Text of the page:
Force does not come from muscles but from mutual assistance. Unity makes us stronger. I appreciate this because I am not shaped like Sylvester Stallone.
Since an accident with a hydraulic press 12 years ago, I wear a myoprosthesis — an electrical hand that I can control by muscle sensors. There are new models that are much better, but they are very expensive. I tried them all — from RSLSteeper’s bebionic to Ottobock’s Michelangelo — but even $50,000 models were lacking. It was a moot point; my favorite was not covered by health care.
At first, I thought this was unfair, that I would not benefit from the articulated, carbon-fiber fingers, the variable speed, 14 grip patterns, and myoelectric sensors on the bebionic. But then I remembered how lucky I was to have the version I had, thanks to decades of research and access to first-world health care. What about people without that access?
There are a few options. Alternative prosthetics — many 3D-printed, articulated, and open-source — built at universities, fab labs, and even companies, are beginning to fill the gaps. California-based Not Impossible Labs built a lightweight 3D-printed hand based on the open-source Robohand, which itself has been downloaded more than 9,000 times from Thingiverse. A loose coalition of volunteers called e-NABLE includes Robohand creators Ivan Owen and Richard van As, and boasts eight different designs as well as video tutorials for making them. Others are based on the hands of InMoov, the open-source, 3D-printable robot from France. It’s the basis for a design by Ananya Cleetus, a 17-year-old girl from Pennsylvania, for Help is at Hand, a robotic prototype she brought to the White House Science Fair. The Open BioMedical Initiative is working on several open-source hands of its own, and the Open Prosthetics Project shares dozens of designs, how-tos, and advice.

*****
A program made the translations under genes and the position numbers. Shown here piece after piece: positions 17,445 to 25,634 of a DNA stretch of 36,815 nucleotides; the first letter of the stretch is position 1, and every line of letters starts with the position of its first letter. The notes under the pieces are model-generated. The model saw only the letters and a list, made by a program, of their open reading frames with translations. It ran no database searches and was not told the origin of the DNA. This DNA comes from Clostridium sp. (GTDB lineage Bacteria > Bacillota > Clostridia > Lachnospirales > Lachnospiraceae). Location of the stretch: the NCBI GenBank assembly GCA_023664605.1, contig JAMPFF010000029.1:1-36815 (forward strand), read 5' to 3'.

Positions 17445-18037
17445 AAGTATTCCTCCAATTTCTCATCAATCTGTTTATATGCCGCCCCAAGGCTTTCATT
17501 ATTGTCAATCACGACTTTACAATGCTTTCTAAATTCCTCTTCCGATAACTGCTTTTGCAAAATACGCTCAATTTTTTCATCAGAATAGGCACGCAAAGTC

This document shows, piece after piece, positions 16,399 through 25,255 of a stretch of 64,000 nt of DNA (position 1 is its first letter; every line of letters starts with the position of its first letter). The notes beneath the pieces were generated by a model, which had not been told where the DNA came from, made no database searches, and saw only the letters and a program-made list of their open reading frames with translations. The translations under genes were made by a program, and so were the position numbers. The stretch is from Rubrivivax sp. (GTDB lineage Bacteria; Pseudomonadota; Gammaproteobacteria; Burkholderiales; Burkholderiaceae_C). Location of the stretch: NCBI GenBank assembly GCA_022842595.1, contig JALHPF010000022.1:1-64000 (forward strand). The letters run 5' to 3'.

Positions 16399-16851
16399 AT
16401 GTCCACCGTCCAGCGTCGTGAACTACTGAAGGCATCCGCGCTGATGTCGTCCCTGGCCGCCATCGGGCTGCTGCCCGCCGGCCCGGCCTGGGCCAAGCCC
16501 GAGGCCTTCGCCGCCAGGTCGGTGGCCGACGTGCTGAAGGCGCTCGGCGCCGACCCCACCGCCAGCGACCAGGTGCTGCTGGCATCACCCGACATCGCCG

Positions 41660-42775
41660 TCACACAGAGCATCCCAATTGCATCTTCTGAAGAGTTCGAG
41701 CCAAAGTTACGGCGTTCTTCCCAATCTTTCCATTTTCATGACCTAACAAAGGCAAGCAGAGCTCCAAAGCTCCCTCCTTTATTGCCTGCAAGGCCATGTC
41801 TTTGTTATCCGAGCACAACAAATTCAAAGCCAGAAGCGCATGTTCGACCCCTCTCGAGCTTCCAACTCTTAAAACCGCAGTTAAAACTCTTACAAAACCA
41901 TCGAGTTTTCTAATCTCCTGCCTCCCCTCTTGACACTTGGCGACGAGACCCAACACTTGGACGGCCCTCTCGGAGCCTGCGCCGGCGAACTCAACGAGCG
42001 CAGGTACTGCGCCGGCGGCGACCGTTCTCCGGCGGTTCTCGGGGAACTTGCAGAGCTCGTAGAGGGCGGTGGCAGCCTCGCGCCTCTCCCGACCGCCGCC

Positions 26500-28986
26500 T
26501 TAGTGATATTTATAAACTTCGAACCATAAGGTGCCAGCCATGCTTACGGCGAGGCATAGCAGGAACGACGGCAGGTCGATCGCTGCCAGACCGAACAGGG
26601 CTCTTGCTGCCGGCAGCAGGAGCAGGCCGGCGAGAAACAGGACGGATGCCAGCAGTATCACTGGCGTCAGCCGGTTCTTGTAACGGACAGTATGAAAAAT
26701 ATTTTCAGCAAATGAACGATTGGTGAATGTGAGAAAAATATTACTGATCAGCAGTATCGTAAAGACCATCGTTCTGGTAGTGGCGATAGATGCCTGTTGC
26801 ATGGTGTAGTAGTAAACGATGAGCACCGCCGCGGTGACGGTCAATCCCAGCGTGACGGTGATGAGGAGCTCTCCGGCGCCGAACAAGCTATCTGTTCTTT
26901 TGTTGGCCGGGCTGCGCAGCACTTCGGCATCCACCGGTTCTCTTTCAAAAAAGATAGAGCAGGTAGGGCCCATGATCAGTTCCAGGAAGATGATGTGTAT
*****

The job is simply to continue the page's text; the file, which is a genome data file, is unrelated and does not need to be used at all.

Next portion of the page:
The list goes on. But I didn’t know about any of them. I didn’t even know about 3D printing.
In October 2012, while walking through Rennes, France, where I live, I passed an exhibition where strange machines, like something from science fiction, were depositing layers of material onto platforms. They were 3D printers.